Alno: where do we go from here?

The owner of Rugby Fitted Kitchens considers what retailers can do if they suddenly lose their main supplier

In light of the current uncertainty surrounding the good ship Alno and all who sail in her, just how hard is it for the dealer network of any brand that may be experiencing problems to jump ship?

The uncertainty surrounding its current situation does raise an interesting hypothetical question about how retailers can protect their business if they find themselves one supplier down.

Well, in the first instance, simple survival is going to be the biggest problem if dealers are experiencing uncertainty and possible disruptions to supply.
This alone could cause potential cash flow issues for independent dealers. After all, Edmondson Interiors, in Kent, had to call it a day after losing just two, admittedly large, orders [see kbbreview July, pg5].

If these dealers are solus, then this compounds their problem, as a quick-switch sale is not on the cards.

Savvier independents will no doubt already have had discreet conversations with potential alternative suppliers. I certainly would have.

If, however, you’re a franchisee, then not only are you solus, but you’re contractually bound to only supply products offered by 
the franchisor.

Potentially, changing displays in 
the short term won’t be too big a deal as, and let’s be honest here, many of the leading brands carry remarkably similar ranges. So out with the old brochures and point-of-sale and in with the new can be arranged in no time. Give it a few weeks and a new set of door samples will soon arrive.
The retailer can then carry on trading while new displays are designed, ordered and installed.

But who are the alternatives?

If you are thinking about changing to a major name in the market, chances are they will already have well-established dealer networks and neither they, nor their existing dealers, will be too keen on opening up another outlet in the same town or within a reasonable distance.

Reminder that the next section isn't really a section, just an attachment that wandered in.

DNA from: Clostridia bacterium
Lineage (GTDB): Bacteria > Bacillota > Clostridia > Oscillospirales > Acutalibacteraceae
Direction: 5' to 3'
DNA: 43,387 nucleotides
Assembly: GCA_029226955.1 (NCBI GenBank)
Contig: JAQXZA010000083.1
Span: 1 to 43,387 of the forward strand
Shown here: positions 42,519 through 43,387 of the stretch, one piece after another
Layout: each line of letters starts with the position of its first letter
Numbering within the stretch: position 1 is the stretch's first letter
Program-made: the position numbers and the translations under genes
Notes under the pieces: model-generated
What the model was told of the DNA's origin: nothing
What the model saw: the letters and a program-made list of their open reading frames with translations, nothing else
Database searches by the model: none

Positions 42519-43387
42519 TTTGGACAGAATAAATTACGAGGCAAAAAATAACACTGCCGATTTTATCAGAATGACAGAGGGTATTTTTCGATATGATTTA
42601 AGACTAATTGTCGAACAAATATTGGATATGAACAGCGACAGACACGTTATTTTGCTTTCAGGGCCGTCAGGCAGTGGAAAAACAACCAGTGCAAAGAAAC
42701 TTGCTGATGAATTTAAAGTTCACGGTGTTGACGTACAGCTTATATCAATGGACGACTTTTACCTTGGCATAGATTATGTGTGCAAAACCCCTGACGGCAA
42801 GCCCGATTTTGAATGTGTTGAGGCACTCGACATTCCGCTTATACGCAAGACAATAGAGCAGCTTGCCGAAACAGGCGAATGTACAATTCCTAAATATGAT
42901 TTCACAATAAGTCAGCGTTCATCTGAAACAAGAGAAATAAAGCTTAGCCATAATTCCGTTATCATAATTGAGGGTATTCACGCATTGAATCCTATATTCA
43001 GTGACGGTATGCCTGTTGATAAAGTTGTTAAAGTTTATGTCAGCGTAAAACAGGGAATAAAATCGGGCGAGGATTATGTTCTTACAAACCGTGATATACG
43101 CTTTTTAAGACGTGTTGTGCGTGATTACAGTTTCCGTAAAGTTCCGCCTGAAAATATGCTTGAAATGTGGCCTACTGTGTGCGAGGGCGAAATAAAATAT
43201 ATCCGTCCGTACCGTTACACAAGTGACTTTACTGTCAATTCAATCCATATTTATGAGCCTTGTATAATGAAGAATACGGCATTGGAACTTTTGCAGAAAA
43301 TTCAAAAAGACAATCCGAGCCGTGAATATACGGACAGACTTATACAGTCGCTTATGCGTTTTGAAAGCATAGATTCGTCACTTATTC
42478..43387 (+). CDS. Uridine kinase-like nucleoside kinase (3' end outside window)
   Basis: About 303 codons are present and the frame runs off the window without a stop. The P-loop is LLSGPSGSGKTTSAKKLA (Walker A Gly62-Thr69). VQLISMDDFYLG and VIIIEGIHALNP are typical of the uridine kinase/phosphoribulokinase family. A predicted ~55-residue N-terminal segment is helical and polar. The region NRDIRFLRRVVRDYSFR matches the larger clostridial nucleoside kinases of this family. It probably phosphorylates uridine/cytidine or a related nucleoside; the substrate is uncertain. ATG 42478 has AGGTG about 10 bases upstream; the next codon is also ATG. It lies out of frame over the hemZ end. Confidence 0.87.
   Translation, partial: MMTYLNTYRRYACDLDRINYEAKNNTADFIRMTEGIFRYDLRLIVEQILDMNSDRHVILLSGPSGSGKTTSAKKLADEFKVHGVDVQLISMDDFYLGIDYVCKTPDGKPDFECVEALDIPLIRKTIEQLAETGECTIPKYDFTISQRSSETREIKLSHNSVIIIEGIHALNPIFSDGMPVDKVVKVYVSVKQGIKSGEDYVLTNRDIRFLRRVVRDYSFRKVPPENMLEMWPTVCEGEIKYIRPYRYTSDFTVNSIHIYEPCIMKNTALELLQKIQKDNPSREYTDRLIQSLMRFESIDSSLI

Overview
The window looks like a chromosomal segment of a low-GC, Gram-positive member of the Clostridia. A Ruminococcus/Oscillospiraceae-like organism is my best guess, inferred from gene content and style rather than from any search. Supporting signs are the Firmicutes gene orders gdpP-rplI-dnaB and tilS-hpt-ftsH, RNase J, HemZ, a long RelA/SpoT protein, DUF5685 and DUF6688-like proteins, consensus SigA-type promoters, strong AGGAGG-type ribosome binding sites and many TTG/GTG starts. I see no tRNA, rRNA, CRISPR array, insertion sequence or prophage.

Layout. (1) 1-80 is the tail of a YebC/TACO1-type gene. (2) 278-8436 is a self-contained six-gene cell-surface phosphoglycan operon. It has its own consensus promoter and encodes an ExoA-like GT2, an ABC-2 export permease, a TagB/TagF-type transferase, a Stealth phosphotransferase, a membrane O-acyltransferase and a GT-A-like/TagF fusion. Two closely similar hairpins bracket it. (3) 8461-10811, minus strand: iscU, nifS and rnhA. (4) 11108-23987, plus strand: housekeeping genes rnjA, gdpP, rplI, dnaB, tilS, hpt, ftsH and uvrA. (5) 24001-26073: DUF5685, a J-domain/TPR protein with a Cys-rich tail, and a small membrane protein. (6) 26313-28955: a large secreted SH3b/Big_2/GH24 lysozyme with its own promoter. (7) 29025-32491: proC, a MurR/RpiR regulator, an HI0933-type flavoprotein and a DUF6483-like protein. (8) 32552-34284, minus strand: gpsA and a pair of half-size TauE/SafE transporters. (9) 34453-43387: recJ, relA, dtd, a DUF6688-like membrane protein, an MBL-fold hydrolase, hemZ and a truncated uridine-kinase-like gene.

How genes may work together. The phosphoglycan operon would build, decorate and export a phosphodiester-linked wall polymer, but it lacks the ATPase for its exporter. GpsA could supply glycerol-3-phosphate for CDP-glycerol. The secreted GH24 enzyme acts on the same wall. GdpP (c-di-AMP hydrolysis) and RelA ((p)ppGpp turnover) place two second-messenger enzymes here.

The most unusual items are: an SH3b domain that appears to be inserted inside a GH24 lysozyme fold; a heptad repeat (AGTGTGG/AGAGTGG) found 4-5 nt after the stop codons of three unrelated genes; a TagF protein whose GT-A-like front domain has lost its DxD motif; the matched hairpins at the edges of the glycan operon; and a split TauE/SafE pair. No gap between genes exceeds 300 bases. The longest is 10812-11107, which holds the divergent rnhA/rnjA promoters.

The retailer seeking a brand change might well be down to their second, third or even fourth choice of manufacturer before they find one that is even willing to talk to them.
To change an entire showroom unexpectedly is not something that can be undertaken just like that, as the cash simply won’t be there to do it, so a good deal will be essential.

Many brands will be able to offer deferred invoicing deals on displays whereby, if an agreed first-year target is achieved, then some or all of the invoice will be credited. Just how much will be down to each manufacturer, its policy and your negotiating skills.

Another problem will then be just who is going to do the fit-out? Assuming you’re selling and installing clients’ orders to keep the cash flowing, you won’t want to pull your own fitters off paying jobs to do the showroom refit, and not all manufacturers offer a showroom fitting service.

And those that do, will make a charge for it, which will have a negative effect on your deferred display invoice deal.

If you are facing such a dilemma, it might be worth considering a move away from being solus and bringing in a second, supporting brand – perhaps a UK supplier to spread the future risk and broaden the product offer.

But will these suppliers be able to offer sufficiently attractive display deals to win your support?

Whichever way you look at it, if a situation like this does arise, it’s going to be tough, but independent kitchen specialists are a hardy bunch and I’m sure most will successfully rise to the challenge.

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